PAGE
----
The glitch in the fantasy that Congress will reverse the effects of economic inequality is that it fails to see that billionaire economic power will not be challenged structurally by either party. Those who make such futile gestures rarely survive politically. And even in regard to policy, despite leftist hopes that demographic shifts will lead to the demise of the Republican party on the national stage, the reliable commitments of billionaires infuse confidence into right-wing arguments that “. . . the Democrats’ hold on power is razor thin. Redistricting will narrow it further, as will midterm losses for the party that holds the White House.” Particularly worrisome, there’s good evidence that rising diversity will be neither a magic bullet for the Democrats nor a poison pill for the Republicans.

Perhaps it makes sense to tamp down our optimism, to consider that what we’re going through now may be similar to the unsustainable hope we had for structural reforms from the Clinton and Obama administrations, which were also beholden to billionaire wealth. And that what happens in rural-dominated, Republican-controlled state legislatures regarding voting restrictions and rights in coming years may be much more telling than national outcomes.

Nevertheless, Democrats are hopeful, because the House has passed H.R.1, the For the People Act, which if signed into law will implement progressive election reforms to counter Republican voter-suppression initiatives and gerrymandering. It will also establish disclosure requirements for “dark money” political contributions, mandate paper ballots, create a code of ethics for SCOTUS justices, and much more. Yet the Democrats don’t have the votes to pass the companion Senate bill, S.1, nor the support of all their own members to eliminate the filibuster, to allow passage with a simple majority. Maybe they will manage to change the rule, carving out exceptions, like protection of voting rights, making it more onerous for the minority to throw up obstacles, or eliminating the filibuster altogether as unconstitutional. But maybe not.

Besides, we may be overly optimistic to believe that the passage of S.1 in the Senate will lead to the implementation of its policies. We have come a long way down from
the high ground of Justice Black’s 1964 opinion in Westberry v. Sanders, which noted:

“No right is more precious in a free country than of having a voice in the election of those who make the laws under which, as good citizens we must live. Other rights, even the most basic, are illusory if the right to vote is undermined.” Nowadays, if reactionary Republicans and their donors run true to form, we should expect judicial challenges, repeatedly appealed up to the SCOTUS by unlimited resources, which will certainly, be their modus operandi given their experience of the last decade:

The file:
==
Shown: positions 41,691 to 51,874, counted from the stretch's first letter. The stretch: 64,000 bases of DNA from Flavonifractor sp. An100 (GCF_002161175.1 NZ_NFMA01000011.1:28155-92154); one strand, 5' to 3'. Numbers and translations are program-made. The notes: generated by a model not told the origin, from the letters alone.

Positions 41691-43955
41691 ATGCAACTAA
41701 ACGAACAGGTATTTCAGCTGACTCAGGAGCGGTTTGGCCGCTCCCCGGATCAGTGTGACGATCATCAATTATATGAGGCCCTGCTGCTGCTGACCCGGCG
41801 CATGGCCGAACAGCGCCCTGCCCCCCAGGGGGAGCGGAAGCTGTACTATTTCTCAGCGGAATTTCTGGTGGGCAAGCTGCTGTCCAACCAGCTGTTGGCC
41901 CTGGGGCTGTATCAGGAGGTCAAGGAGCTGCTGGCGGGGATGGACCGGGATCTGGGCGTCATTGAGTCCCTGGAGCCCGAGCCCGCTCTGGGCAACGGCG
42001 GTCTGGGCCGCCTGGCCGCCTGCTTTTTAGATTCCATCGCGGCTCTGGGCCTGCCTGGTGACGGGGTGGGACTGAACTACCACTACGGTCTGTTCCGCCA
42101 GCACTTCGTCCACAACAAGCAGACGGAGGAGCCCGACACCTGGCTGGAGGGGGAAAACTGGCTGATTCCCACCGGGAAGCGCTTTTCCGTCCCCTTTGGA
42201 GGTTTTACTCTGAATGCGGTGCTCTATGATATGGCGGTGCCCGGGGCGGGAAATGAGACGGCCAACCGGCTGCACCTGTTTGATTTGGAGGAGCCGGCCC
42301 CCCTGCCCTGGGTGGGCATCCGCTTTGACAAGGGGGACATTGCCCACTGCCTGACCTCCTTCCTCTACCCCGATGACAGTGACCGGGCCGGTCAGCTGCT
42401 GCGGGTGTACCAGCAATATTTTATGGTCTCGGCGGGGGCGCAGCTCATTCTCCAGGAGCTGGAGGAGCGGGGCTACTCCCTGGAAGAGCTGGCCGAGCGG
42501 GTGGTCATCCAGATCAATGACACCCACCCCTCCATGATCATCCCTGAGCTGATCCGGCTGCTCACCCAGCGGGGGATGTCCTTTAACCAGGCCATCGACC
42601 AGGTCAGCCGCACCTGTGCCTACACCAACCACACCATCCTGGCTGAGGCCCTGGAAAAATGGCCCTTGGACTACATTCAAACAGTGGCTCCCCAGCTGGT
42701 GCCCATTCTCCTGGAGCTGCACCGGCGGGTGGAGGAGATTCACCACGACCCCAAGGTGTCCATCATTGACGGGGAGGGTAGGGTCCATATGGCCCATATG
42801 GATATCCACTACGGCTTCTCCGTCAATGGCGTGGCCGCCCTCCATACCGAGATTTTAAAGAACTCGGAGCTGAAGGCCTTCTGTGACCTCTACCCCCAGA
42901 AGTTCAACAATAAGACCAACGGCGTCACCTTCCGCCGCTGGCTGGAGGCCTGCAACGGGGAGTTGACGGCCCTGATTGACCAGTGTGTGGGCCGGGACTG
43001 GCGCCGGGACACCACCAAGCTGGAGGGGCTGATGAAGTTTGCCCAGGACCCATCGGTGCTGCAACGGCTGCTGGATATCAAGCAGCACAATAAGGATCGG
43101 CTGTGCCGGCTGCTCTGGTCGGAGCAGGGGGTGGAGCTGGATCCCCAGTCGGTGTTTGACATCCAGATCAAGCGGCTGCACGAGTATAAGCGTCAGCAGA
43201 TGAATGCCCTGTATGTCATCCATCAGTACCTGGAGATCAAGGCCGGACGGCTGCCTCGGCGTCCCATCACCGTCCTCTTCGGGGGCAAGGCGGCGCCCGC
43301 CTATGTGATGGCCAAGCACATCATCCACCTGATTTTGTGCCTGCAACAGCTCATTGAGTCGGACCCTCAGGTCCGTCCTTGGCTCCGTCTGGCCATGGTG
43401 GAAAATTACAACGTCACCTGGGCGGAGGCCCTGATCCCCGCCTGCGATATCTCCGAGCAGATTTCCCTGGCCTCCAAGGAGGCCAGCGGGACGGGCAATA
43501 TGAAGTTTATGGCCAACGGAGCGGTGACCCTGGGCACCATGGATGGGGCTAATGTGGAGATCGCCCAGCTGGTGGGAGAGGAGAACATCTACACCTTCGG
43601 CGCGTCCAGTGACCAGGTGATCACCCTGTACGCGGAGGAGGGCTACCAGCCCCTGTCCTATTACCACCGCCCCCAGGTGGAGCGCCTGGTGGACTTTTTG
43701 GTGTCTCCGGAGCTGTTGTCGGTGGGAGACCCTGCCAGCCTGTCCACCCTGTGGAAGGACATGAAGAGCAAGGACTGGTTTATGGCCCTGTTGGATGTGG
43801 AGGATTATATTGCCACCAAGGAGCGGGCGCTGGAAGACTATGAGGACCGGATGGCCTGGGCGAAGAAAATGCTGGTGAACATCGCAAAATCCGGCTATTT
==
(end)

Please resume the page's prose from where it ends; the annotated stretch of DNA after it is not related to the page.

In the same period, the Supreme Court dismantled much of America’s campaign finance law; severely weakened the Voting Rights Act; permitted states to opt-out of the Affordable Care Act’s Medicaid expansion; expanded new religious liberty rights permitting some businesses that object to a law on religious grounds to diminish the rights of third parties; weakened laws shielding workers from sexual and racial harassment; expanded the right of employers to shunt workers with legal grievances into a privatized arbitration system; undercut public sector unions’ ability to raise funds; and halted Mr. Obama’s Clean Power Plan.

The momentum of the SCOTUS and a majority of state legislatures, based on endless rationalizations coupled with legislative schemes to suppress the franchise, shows no sign of letup. Their advocates have a win-or-die commitment. (As of this writing, more than 361 bills with “restrictive provisions” to suppress liberal votes in 47 states have been introduced, most in response to H.R.1. And the Republican domination of state legislatures shows no signs of weakening.) Given the 6-to-3 conservative bias of the Court and its recent decisions, why should we expect that progressive electoral reform will be sustained judicially?

The money-corruption of American electoral democracy is deeply motivated, now as a matter of Republican survival, in state and national representative government, and likely to be upheld in the coming decades by many state supreme courts, by influential appellate judges, and by the SCOTUS.